Hey folks, Anthony DiComo back at the Stadium, where Joe Girardi announced that CC Sabathia, Andy Pettitte and A.J. Burnett will pitch this weekend in Tampa Bay — in that order. Which means, well, nothing.
The Yankees still have the option to pitch Pettitte in either Game 2 or Game 3, and Girardi made it sound today like he’ll wait until the last possible moment before deciding. There are pros and cons to both scenarios, to be sure.
As for this week, the Yankees put together a far more normal-looking lineup Tuesday against the Royals. Only Robinson Cano, Jorge Posada and Melky Cabrera are missing. Girardi said he will continue to give his position players regular rest until Sunday, when the entire crew of regulars will play one last game together.
|Pitching: RHP Anthony Lerew (0-1, 3.86).|
|Pitching: RHP A.J. Burnett (12-9, 4.19).|
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It was captivating to watch Andy Pettitte make a serious bid last night for a perfect game at Camden Yards. Personally, I sounded the panic alarm when he got through six innings. Through the fifth, even he was beginning to give it a little bit of thought.
“After the fifth inning, I really felt good and I was throwing everything for strikes and putting it where I wanted to,” Pettitte said. “You’re just like, ‘Heck, maybe it could happen.’ But in the back of my mind I’m thinking, ‘I’ve never done it.’ I joke around, saying I’m throwing pies in there now at this point in my career.”
Pettitte was doing nothing of the sort last night, spinning a gem at an Orioles team that was playing like they were double parked on Cal Ripken Way. His curveball felt really good and he was throwing that a lot, but it wasn’t all perfect – Pettitte said he wasn’t burying his cutter like in some previous starts, and his fastball wasn’t getting in on righties, so he elevated it.
Pettitte had only worked four two-ball counts by the time Adam Jones stepped in with two outs in the seventh inning, hitting his hard smash off Jerry Hairston, Jr.’s glove at third base that broke up the perfect game bid. In person, it appeared to be a clear error, and it was ruled as such.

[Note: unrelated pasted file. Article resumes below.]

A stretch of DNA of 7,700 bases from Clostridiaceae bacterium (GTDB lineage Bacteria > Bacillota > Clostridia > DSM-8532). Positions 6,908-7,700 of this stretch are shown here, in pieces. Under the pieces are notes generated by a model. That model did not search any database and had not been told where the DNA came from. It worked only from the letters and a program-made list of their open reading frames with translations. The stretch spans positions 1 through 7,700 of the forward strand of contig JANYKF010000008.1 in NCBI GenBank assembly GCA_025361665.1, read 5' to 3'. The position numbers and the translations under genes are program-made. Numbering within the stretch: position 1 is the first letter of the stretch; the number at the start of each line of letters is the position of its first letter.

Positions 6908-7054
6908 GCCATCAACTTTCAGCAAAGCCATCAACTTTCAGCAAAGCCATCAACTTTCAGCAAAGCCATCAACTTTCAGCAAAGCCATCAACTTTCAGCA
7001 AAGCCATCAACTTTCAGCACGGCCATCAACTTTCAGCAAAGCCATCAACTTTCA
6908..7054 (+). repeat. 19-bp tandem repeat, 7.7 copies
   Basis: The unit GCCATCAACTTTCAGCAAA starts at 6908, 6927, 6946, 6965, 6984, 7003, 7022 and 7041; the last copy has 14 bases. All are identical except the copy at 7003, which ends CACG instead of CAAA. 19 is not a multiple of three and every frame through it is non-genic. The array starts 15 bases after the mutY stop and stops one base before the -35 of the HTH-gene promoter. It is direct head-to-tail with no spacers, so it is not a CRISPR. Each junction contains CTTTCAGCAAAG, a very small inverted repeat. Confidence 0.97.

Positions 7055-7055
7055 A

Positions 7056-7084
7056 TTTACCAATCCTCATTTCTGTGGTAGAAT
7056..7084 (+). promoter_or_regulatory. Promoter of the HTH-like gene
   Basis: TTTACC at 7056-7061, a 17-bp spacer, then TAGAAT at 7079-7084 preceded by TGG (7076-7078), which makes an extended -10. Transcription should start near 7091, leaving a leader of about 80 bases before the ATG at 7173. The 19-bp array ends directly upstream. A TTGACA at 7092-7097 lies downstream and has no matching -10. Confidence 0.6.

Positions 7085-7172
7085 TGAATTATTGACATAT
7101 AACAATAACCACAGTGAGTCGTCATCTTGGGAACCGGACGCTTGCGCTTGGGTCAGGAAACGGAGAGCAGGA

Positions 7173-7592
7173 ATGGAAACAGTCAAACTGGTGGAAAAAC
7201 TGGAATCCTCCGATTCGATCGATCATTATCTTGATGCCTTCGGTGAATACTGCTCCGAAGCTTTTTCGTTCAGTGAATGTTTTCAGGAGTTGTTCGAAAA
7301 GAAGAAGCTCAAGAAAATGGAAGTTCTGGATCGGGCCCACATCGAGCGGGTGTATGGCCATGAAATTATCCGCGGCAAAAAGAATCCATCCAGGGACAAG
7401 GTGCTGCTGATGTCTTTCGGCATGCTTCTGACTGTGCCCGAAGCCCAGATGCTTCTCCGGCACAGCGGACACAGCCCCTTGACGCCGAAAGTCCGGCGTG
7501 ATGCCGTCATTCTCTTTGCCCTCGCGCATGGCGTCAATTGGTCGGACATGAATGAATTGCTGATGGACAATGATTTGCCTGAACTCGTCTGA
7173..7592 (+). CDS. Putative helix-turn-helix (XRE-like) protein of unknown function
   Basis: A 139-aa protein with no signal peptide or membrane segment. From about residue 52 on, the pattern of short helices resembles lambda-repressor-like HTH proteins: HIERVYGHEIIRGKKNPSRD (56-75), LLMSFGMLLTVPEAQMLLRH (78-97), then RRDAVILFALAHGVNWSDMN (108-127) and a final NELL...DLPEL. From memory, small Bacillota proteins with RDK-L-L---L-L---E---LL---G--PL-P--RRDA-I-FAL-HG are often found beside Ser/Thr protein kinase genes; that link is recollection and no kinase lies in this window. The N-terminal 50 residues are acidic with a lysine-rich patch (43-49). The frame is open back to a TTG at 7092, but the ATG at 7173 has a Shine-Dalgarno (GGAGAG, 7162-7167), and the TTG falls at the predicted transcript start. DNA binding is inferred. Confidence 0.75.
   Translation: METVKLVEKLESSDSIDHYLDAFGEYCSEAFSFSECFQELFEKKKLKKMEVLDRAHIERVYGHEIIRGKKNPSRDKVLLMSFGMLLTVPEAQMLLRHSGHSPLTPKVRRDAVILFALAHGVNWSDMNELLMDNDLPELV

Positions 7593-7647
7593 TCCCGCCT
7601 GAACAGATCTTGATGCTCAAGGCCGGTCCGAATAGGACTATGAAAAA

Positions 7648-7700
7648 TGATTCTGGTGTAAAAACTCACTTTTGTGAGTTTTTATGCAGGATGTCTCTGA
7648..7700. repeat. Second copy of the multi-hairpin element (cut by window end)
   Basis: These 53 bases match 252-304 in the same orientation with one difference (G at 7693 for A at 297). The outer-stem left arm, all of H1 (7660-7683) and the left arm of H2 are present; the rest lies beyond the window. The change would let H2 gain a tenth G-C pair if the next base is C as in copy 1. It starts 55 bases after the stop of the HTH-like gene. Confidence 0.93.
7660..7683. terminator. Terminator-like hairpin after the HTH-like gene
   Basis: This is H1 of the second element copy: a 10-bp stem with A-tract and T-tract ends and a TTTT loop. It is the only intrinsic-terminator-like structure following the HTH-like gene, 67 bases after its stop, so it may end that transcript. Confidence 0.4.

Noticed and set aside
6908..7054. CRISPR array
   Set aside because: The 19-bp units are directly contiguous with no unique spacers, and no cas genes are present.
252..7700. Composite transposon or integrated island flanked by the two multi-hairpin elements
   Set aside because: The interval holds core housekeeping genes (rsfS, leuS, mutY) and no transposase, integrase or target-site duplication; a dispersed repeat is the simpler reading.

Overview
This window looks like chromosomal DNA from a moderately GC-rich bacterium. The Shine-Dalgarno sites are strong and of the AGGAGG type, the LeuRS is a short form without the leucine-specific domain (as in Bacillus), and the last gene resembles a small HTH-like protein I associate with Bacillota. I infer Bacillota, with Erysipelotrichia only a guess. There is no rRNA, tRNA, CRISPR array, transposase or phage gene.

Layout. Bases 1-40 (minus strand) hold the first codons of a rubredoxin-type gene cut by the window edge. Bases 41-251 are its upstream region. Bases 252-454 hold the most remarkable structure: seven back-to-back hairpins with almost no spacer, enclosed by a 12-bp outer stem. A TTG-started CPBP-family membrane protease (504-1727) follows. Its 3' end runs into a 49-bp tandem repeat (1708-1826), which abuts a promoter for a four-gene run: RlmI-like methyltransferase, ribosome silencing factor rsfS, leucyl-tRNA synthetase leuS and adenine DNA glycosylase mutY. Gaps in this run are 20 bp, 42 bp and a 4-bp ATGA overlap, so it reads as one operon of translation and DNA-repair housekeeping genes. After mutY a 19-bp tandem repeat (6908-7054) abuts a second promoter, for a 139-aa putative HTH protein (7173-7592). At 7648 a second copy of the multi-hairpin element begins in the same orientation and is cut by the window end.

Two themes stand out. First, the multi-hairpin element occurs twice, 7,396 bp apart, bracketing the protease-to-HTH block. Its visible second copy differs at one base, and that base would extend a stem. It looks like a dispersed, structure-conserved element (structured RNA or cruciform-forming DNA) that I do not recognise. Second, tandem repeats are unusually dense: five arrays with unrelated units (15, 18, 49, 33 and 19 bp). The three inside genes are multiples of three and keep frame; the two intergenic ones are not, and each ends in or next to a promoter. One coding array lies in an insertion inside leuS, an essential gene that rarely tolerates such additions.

“I wish I could have that one back,” Hairston said. “Nobody feels worse than I do. It’s kind of tough to swallow but I’ve played long enough to know things happen. It’s unfortunate. It’s a shame.”
Pettitte retired the first 20 Orioles to face him before then, and Nick Markakis broke it up a batter later with a clean single down the third base line. Afterward, Pettitte had no regrets about the lost opportunity — there’s plenty of other things to achieve down the stretch as the Yankees gun toward October.
“It feels good to be healthy,” Pettitte said. “It feels good that my elbow after surgery doesn’t hurt anymore when I pitch. At this time last year my shoulder was absolutely killing me. It just feels good to feel healthy. I just hope I can hold it and keep it for another two months.”
10 games in 11 days, to Seattle, Oakland and Boston. If the Yankees knew coming into that excursion that they would be flying home with seven victories in their back pocket – and especially two out of three in the Red Sox series – they would have signed right up for that.
Things are flying high right now for the Yankees, who open a three-game series with the Rangers tonight with Joba Chamberlain on the mound. They’re a Major League-best 27-9 since the All-Star break and own the best record in the Majors, heading into tonight tied with their season high of 32 games over .500.
All of that makes the things you actually can fret about, like the possible rift between A.J. Burnett and Jorge Posada, just background noise for the moment.
Mark Teixeira was on the Late Show with David Letterman last night and took a little batting practice outside the Ed Sullivan Theatre, sending a few bombs flying deep down 53rd Street. Here’s a video.
And now, a few other of the off-day discussion stories floating around out there:
Anthony McCarron has a great look in the New York Daily News at June 24, the night the Yankees saved their season with a pregame meeting at Atlanta’s Turner Field.
Andy Pettitte checks in with Pete Caldera of the Bergen Record, addressing the idea that this could really be the lefty’s final year.
Derek Jeter’s “favorite player right now,” Hideki Matsui, tells Jack Curry of The New York Times that he would love to stay put in Yankees pinstripes.
As Andy Pettitte stands in the batters box at an empty Safeco Field, hitting ground balls to his son at third base, Ben P. writes in: “How is Pettitte doing with his incentives? I know his ERA has been up there, but he looks stronger of late and 200 innings seems likely. However, 9 and 6 record could be much better.”
Let’s take a glance, with some help from the excellent Cot’s Baseball Contracts Web site (if you don’t already have this handy reference bookmarked, it’s a must for any serious baseball fan):
# 1 year/$5.5M (2009)
* $4.5M in performance bonuses: $0.5M each for 150, 160, 170 IP; $0.75M each for 180, 190, 200, 210 IP